Indian Ocean tsunami alert lifted

Indonesia, India and Thailand downgrade tsunami alert issued after 8.6-magnitude earthquake off the Sumatra coast.

    Indonesia, India and Thailand have downgraded tsunami alerts that had been issued following powerful earthquakes off the coast of Indonesia's Aceh province, prompting evacuations from coastal regions.

    Wednesday's first quake was measured at a magnitude of 8.6, according to the US Geological Survey, which revised down an earlier 8.9 estimate.

    "Sea level readings now indicate that the threat has diminished for most areas, therefore the tsunami watch issued by this centre is now cancelled," said the US Pacific Tsunami Warning Centre in Hawaii, which monitored currents in the Indian Ocean following the earthquakes.


    A bulletin from the National Tsunami Early Warning Centre in the South Indian city of Hyderabad said: "The expected period of significant tsunami waves is now over for all threatened Indian coastal areas."

    However, on the western side of the Indian Ocean there was still concern about possible tsunamis. Tanzania said it expected waves of up to 1.5 metres to hit the coastline between 16:00GMT and 18:00GMT.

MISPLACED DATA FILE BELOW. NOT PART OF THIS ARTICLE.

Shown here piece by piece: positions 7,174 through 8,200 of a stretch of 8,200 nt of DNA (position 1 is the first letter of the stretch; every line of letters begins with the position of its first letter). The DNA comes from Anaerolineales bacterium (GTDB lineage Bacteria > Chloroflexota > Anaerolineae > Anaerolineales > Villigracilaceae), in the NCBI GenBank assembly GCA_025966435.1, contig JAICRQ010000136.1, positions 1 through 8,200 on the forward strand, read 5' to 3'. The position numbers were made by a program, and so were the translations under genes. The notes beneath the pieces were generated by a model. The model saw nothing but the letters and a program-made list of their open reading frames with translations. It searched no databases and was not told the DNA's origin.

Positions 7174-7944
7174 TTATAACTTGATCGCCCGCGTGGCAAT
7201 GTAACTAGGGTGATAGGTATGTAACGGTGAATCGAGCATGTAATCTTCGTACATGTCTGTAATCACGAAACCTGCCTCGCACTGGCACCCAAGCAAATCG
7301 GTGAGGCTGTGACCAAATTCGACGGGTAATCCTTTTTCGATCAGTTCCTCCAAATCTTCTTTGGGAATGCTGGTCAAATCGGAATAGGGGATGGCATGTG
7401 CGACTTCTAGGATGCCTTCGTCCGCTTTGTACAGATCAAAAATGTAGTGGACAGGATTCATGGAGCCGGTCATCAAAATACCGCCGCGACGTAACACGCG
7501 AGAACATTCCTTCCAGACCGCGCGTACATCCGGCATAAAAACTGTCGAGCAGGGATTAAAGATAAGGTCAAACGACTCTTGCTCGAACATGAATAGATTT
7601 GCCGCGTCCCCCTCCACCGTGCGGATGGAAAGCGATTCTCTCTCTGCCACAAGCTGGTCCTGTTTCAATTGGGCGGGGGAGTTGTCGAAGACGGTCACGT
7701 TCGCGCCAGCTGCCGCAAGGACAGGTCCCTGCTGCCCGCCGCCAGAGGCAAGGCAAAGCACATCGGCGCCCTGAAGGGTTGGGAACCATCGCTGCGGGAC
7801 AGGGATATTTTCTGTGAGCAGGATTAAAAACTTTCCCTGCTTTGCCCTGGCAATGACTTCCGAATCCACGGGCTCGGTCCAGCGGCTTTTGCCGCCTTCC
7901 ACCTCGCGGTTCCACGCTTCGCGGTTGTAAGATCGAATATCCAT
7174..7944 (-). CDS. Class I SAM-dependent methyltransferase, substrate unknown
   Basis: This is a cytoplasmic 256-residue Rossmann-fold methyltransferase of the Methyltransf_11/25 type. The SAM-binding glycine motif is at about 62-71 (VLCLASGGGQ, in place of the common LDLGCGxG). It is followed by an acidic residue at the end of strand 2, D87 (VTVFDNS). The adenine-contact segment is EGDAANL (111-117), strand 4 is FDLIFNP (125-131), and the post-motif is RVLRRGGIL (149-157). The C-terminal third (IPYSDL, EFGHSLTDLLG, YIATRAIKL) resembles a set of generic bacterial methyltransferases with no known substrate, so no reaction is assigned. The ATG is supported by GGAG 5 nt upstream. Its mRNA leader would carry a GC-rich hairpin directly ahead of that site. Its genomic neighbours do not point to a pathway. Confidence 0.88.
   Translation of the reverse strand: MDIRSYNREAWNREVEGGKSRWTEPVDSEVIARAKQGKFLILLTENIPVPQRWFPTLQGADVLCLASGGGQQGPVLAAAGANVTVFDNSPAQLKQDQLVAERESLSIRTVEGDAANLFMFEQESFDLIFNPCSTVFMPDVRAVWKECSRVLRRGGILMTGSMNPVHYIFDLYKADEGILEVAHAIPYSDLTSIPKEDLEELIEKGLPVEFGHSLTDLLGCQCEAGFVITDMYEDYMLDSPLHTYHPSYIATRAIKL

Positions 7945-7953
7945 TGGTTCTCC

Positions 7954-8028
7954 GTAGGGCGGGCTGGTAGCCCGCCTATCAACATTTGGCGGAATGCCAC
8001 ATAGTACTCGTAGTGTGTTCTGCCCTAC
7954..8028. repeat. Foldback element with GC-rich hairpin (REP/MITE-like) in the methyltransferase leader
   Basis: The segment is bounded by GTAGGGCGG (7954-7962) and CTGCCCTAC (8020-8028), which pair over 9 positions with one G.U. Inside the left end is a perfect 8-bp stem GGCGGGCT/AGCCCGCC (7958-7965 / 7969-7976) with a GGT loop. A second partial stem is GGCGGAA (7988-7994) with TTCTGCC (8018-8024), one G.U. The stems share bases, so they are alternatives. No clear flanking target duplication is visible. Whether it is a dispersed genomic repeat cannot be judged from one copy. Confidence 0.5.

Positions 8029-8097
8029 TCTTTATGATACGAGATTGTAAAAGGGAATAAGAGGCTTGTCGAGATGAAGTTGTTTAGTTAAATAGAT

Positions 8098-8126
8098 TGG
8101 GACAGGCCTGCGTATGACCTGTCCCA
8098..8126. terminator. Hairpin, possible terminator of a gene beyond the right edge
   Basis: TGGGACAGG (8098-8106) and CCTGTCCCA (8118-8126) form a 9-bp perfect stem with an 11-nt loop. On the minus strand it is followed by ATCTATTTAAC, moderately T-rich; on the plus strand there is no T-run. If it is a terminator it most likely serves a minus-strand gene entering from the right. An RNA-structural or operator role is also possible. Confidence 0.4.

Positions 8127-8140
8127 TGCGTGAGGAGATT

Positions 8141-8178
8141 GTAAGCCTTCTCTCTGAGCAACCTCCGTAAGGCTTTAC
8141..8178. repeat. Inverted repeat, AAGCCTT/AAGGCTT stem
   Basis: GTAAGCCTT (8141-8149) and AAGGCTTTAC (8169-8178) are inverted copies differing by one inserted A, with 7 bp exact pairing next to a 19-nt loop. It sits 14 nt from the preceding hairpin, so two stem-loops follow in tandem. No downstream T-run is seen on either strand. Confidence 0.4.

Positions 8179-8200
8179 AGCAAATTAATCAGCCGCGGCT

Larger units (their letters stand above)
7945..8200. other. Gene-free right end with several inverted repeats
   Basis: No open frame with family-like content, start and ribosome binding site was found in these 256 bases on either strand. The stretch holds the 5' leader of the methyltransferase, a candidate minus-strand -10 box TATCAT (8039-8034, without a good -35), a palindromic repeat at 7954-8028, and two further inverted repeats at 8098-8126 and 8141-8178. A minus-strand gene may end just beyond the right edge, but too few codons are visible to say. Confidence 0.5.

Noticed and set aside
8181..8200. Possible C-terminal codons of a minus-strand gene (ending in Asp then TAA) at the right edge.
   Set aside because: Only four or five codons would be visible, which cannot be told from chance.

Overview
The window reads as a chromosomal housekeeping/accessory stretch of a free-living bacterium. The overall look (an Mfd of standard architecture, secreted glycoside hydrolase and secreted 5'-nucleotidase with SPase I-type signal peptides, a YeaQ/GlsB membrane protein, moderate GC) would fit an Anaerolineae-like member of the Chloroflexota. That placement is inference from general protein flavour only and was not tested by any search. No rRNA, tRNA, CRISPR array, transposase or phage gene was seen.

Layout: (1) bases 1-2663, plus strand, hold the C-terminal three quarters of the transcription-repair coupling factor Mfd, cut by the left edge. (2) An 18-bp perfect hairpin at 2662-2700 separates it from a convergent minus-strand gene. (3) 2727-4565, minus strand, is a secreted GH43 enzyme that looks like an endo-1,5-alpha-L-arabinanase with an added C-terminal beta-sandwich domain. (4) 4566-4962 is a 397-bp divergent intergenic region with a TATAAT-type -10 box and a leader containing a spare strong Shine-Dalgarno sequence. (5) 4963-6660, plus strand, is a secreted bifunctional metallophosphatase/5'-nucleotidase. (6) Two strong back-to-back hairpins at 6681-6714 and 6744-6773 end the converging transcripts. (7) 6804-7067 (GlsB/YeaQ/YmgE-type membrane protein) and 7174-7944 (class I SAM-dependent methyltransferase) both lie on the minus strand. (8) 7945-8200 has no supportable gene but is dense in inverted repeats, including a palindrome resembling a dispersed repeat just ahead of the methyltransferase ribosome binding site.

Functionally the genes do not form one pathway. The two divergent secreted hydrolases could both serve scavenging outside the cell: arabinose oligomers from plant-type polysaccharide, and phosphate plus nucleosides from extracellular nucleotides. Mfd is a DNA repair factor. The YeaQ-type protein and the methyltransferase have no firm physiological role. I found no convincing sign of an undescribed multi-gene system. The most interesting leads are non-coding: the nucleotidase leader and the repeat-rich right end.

"There will likely be huge waves in the Indian Ocean. All fishermen and other vessels should keep off the sea," Meteorological Agency director Agness Kijazi told Reuters news agency.

    "People should evacuate coastlines, especially in northern parts of the country."

    An official at the centre, SA Kishore, said the highest tsunami warning level issued for the Andaman and Nicobar islands in the Bay of Bengal had been downgraded from red to orange.

    A few thousand people were evacuated to higher ground from parts of India's Andaman and Nicobar islands.

    "There could be high waves of 1.5 metres at Port Blair and 3.9 metres at Campbell Bay," said Prabhakar Rao, the official in charge of the disaster control room at Port Blair, the main town on the islands.

    'Quite violent'

    Small waves about half-a-metre high and within normal tide limits had already washed into the Campbell Bay area on the Great Nicobar island, the official said.